After the recent United Airlines turbulence incident and subsequent news coverage, those with a fear of flying (plus those not afraid to fly!) have been wondering about the wisdom of flying. Especially when flying can lead to turbulence that injured 21 people. A lot of people hate turbulence or fear it, so the email below from Toni is typical of those we received. Capt. Ron’s response follows.
Email Question from Toni
So, I was just reading this CNN article….(dumb, I know). Someone described: ”The plane kept falling out of the sky suddenly and would pitch left and right at sharp angles….”
Is it possible that it would just continue to fall? Can a plane crash from turbulence?
Unfortunately this is the truth about turbulence: you must not take it for granted that just because you have never experienced this kind of sudden and unexpected turbulence, that it cannot happen. ALWAYS keep you seat belt fastened. Note that while some people were severely injured, the majority of those on the flight (approximately 270) came through it unscathed. Contemplate that…
The aircraft will not keep “falling” because it never did fall—the lift changed suddenly over various parts of the wings due to the turbulent air flow that they encountered causing it to be “thrust” upward and downward at a rate greater than what gravity could generate if it was simply “falling.”
“Falling” is a term that unknowledgeable passengers and reporters use to describe something foreign to them in an attempt to explain what they perceived happened.
When something so dramatic like this happens, it traumatizes both the people on board and those who have experienced similar events or been in lesser turbulence and imagined themselves in the position like those on the United plane.
It certainly would be traumatizing to experience what these people experienced. But, if EVERYONE had been strapped in securely, we would have been reading only about the otherwise frightening turbulence. And the airplane is designed and built to withstand this dramatic turbulent episode—witness the fact that the airplane came through unscathed except for where the passengers flying through the cabin came in contact with the interior and damaged it.
One of the comments on the article referred to an injured passenger pictured wearing a neck collar. “He’s an idiot. He should have had his seatbelt fastened,” the commenter said.
While that’s true that he should have been belted in, the fact that he was flying along without his seat belt is similar to the problem we pilots have in remaining vigilant. When you fly frequently—either as a pilot or passenger—and everything remains so routine, one can become complacent about such mundane tasks as keeping one’s seat belt fastened. Then incidents like this due to turbulence can catch one by surprise causing harm and/or serious injury.
To chide someone after-the-fact seems to come from the same school of thought as telling a fearful flyer that “it’s all in his/her head.” I’m probably being overly sensitive because of my awareness of the problem of being afraid to fly and knowing that it IS all in our heads, but a fearful flyer acknowledging this doesn’t mean they are able to automatically get over fear of flying.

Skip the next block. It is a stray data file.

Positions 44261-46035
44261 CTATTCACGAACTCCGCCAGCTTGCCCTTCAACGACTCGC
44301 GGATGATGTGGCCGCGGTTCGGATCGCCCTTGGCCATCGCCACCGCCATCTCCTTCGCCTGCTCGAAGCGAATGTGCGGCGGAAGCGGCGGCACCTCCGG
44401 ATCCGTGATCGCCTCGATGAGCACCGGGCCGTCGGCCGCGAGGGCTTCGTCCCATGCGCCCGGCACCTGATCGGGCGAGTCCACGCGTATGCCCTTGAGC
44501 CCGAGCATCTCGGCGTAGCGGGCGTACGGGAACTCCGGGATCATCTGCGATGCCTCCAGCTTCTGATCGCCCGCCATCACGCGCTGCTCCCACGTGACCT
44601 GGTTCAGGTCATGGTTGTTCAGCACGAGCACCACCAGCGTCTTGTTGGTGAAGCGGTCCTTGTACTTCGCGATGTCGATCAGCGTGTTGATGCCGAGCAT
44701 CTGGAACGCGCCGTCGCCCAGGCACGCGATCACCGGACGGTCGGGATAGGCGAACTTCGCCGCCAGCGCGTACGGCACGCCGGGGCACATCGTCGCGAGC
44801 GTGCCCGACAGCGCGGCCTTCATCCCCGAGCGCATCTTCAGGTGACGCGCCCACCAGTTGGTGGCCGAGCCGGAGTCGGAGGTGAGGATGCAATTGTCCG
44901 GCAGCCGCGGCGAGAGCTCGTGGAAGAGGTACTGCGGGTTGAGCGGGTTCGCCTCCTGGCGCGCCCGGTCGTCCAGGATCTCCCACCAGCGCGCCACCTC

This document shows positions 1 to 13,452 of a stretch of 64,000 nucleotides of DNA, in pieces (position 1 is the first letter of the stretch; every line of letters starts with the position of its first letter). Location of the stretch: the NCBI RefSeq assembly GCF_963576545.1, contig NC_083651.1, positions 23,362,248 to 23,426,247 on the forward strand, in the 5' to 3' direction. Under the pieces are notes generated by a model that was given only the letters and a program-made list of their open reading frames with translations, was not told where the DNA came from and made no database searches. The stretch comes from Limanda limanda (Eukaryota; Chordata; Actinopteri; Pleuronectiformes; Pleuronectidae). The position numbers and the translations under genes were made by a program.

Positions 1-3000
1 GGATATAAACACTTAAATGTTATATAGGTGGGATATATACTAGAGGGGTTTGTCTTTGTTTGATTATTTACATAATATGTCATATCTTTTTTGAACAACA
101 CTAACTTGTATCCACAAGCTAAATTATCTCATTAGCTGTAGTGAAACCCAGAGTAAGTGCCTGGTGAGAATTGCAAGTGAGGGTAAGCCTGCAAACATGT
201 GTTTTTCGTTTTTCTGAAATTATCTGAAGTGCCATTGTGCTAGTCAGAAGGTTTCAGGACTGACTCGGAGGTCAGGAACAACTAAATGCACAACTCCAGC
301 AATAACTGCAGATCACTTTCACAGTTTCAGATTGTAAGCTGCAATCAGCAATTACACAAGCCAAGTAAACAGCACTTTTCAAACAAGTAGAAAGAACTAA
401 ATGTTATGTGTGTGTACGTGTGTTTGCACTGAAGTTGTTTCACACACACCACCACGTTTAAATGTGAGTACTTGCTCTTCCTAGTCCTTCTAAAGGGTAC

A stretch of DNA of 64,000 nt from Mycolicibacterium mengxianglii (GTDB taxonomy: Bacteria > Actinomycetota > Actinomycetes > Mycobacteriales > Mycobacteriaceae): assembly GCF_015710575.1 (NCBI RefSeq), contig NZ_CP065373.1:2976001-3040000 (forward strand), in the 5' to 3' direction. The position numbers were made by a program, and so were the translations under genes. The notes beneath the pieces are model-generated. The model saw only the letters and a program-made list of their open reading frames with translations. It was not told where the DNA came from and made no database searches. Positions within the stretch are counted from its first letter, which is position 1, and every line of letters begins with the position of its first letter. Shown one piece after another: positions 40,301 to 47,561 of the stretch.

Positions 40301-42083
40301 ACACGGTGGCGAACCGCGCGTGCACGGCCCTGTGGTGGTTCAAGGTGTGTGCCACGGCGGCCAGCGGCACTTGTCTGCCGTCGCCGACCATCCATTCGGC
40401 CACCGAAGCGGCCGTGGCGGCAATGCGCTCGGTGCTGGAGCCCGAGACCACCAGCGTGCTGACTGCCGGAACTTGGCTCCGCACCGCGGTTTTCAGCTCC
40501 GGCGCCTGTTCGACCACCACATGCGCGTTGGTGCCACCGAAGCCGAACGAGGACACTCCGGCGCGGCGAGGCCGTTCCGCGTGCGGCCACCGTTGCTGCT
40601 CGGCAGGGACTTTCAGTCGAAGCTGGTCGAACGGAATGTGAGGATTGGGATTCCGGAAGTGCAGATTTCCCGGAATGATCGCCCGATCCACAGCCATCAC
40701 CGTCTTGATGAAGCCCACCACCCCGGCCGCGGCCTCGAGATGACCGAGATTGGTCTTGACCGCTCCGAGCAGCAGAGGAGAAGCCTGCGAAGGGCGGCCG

Jack Canfield taught me a parenting strategy once. He said that often when our children misbehave we send them to their rooms instructing them to “think about what they did.” A better parenting choice would be to tell children to think about “what they could have done.” The latter not only creates a consciousness that alerts them to the fact that their behavior is a choice but also provides them with help in making different choices (assuming we include that as part of the corrective action.)
I choose to believe that reminding someone who went through an experience like this (injured or not) that choosing to remain in their seat with their seat belt fastened as much of the time as possible is a better choice than shaming them for not doing so and will likely produce a positive change in behavior.
So take the lesson offered here so that you don’t become injured. Know that discomfort due to turbulence will end eventually, and both you and the airplane will land together safely. If no one had been hurt, in all probability the crew could likely have continued on to their destination. FYI, the area along the front range of the Rockies where this plane encountered the turbulence can produce some of the most the most troublesome turbulence in the world.
Toni, try to put the CNN coverage in perspective and know that you will neither crash nor experience the kinds of injuries that these people experienced because you will be the SMART flyer who keeps her seat belt on!
In 2003 I flew from Phoenix to Miami and back, Phoenix to London and then Milan to Phoenix, Cabo and back, and Oahu and back! Thanks to you all I am enjoying life again! You can see what I have been missing by not overcoming fear of flying.